When it comes to mental health, you need to trust your gut
New research points to a two-way relationship between our digestive systems and our psychological wellbeing
When we’re feeling down, many of us comfort eat, responding to negative feelings with calorie-dense junk food such as hamburgers, french fries and chocolate. Sometimes treating yourself to a tasty – if somewhat unhealthy – meal is exactly what you need to chase away the blues, but often this pattern of behaviour is more about self-harm than self-indulgence.
The fact that our mental wellbeing influences our eating patterns is so well established that it is reflected in the commonly accepted criteria for recognising and treating depression. The American Psychiatric Association’s Diagnostic Manual notes that people tend to experience “significant weight loss when not dieting or weight gain … or decrease or increase in appetite nearly every day” when going through a period of depression.
Now, however, evidence is mounting of a bi-directional relationship between our moods and micro-organisms in the gut. Apparently, instead of us eating – or not – in response to certain emotions, our gut could sometimes be at the root of those feelings. This emerging idea is based on the fact that our gastrointestinal tract is home to trillions of microbes, collectively known as the microbiome.
A review article published earlier this year in the academic journal Hormones and Behavior suggests that the microbiome communicates directly with the brain, possibly via neural pathways. This is a two-way conversation, which scientists now refer to as the “gut-brain axis” or the “gut-brain connection”. This relatively recent theory gives new meaning to the old sayings about trusting your gut and acting on gut instinct.
The exact “how” of the gut-brain-connection and all of its implications are still being slowly unravelled. In fact, the idea exists at the frontier of a pioneering interdisciplinary area of research involving psychology, microbiology and neurobiology.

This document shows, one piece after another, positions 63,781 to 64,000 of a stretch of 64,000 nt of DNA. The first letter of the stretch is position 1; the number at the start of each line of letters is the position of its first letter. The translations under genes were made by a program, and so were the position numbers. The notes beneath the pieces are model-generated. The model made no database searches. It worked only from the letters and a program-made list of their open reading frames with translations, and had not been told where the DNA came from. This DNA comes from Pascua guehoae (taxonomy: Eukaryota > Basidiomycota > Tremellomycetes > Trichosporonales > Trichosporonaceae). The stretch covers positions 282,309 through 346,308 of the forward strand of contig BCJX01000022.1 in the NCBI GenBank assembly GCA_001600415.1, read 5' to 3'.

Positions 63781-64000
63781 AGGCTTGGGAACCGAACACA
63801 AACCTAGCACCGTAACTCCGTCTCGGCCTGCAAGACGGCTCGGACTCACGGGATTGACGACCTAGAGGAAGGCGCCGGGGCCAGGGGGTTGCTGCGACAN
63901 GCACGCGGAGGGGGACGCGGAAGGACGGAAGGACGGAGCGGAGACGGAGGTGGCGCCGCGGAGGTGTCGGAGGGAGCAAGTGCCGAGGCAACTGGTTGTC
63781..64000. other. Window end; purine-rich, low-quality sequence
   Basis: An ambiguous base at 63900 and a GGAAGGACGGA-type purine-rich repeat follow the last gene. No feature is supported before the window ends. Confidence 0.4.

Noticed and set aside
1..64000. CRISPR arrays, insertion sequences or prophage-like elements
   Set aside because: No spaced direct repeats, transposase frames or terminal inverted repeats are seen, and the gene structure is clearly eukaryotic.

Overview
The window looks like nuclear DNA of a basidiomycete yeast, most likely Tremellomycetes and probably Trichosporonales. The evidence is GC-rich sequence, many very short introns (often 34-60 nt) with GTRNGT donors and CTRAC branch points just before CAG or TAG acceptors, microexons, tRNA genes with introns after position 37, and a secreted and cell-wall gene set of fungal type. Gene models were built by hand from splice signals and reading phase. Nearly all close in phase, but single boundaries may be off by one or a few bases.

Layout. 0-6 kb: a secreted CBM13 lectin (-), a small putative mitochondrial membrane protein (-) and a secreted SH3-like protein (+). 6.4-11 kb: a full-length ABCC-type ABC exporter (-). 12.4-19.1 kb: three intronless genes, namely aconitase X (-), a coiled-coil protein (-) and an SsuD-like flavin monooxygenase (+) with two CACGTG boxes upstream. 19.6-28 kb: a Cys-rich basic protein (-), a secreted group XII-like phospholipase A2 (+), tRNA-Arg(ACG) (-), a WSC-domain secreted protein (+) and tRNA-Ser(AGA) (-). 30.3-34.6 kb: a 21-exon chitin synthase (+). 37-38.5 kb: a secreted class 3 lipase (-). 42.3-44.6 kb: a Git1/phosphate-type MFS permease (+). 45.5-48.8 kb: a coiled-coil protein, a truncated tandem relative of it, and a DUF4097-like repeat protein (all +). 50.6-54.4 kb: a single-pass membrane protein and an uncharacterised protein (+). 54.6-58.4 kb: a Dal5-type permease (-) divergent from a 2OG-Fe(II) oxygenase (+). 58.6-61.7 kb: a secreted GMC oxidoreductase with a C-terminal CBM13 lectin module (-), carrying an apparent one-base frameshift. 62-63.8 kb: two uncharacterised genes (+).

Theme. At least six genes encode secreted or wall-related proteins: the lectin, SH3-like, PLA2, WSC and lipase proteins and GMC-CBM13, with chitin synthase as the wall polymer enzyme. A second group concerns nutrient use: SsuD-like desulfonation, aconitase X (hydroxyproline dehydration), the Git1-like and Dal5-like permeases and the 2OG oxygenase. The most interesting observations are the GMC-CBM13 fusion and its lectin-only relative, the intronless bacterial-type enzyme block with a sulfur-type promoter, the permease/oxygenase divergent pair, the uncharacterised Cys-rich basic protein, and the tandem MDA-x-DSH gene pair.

The most obvious evidence for the gut-brain linkage relates to our experience of anxiety. Many of us feel butterflies in our tummies when we are nervous. In the case of chronic stress and anxiety, we might experience more severe gastrointestinal upsets and stomach aches. More seriously, peptic ulcers are frequently associated with generalised anxiety disorder.
From this evidence, it is clear that the worries in our heads can take a toll on our digestive system. But can the health of our stomachs also give rise to mental health problems? This idea has recently been explored in the context of irritable bowel syndrome (IBS), a common gastrointestinal complaint.
A study, published in 2015 in the interdisciplinary journal PLOS One, looked at the medical records of 4,689 Taiwanese IBS patients, spanning six years from their initial diagnosis. None of the patients had previously been diagnosed with any psychiatric conditions. The research found that, compared to an age-matched comparison group from the general population, IBS patients were significantly more likely to go on to develop mental-health problems such as mood, anxiety and sleep disorders.
The IBS patients even had a higher risk of developing severe, psychotic, conditions such as schizophrenia. Furthermore, the most likely time for a mental-health problem to emerge was within the first year of the IBS diagnosis.
This apparent linkage between gut and brain has fuelled a rapidly developing search for “psychobiotics” and “nutraceuticals” – foodstuffs or dietary supplements that could improve mental health via their impact on the microbiome.
Work in this area is in its infancy, but the initial results look promising. In one study, published earlier this year in the journal Bipolar Disorder, 66 patients hospitalised for the titular condition were given either probiotic dietary supplements or a placebo along with regular medication at the point of discharge. After twenty-four weeks, only eight of those receiving the supplements were readmitted to hospital, compared to 24 of those in the placebo group.
In another study, published in 2016 in the journal Translational Psychiatry, a research team looked at the impact of dietary supplements on stress and anxiety levels among healthy participants. Compared with the placebo-receiving control group, the participants who took the real supplement had lower levels of both the stress hormone cortisol and self-reported anxiety, suggesting that psychobiotics might also be used to help keep healthy people in good mental shape.
One easily digestible take-home message from all of this is that diet is as important to our mental wellbeing as it is to our physical health. If an apple a day keeps the doctor away, it might also help to keep us off of the psychiatrist’s couch.
Dr Justin Thomas is a professor of psychology at Zayed University
Updated: December 16, 2018 05:31 PM